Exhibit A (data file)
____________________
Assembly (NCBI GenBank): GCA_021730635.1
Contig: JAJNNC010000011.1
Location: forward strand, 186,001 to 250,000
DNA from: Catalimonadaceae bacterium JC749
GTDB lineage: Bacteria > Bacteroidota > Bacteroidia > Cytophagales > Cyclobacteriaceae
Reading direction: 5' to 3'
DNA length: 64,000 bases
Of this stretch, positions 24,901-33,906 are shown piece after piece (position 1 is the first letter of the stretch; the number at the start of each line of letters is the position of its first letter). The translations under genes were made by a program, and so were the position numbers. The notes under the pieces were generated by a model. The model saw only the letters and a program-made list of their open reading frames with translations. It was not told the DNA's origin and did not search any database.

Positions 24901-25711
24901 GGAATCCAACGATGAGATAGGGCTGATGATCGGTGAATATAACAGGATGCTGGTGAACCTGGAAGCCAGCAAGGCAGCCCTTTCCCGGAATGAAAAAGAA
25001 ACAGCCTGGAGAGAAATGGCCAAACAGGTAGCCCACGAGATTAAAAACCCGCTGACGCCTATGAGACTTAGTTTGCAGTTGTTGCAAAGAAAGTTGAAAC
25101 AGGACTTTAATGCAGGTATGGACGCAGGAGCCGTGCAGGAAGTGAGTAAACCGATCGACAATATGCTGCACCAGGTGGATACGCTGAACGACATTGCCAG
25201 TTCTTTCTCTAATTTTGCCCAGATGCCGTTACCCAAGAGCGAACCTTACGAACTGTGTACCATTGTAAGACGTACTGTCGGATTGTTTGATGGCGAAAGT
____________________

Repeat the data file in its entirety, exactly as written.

Assembly (NCBI GenBank): GCA_021730635.1
Contig: JAJNNC010000011.1
Location: forward strand, 186,001 to 250,000
DNA from: Catalimonadaceae bacterium JC749
GTDB lineage: Bacteria > Bacteroidota > Bacteroidia > Cytophagales > Cyclobacteriaceae
Reading direction: 5' to 3'
DNA length: 64,000 bases
Of this stretch, positions 24,901-33,906 are shown piece after piece (position 1 is the first letter of the stretch; the number at the start of each line of letters is the position of its first letter). The translations under genes were made by a program, and so were the position numbers. The notes under the pieces were generated by a model. The model saw only the letters and a program-made list of their open reading frames with translations. It was not told the DNA's origin and did not search any database.

Positions 24901-25711
24901 GGAATCCAACGATGAGATAGGGCTGATGATCGGTGAATATAACAGGATGCTGGTGAACCTGGAAGCCAGCAAGGCAGCCCTTTCCCGGAATGAAAAAGAA
25001 ACAGCCTGGAGAGAAATGGCCAAACAGGTAGCCCACGAGATTAAAAACCCGCTGACGCCTATGAGACTTAGTTTGCAGTTGTTGCAAAGAAAGTTGAAAC
25101 AGGACTTTAATGCAGGTATGGACGCAGGAGCCGTGCAGGAAGTGAGTAAACCGATCGACAATATGCTGCACCAGGTGGATACGCTGAACGACATTGCCAG
25201 TTCTTTCTCTAATTTTGCCCAGATGCCGTTACCCAAGAGCGAACCTTACGAACTGTGTACCATTGTAAGACGTACTGTCGGATTGTTTGATGGCGAAAGT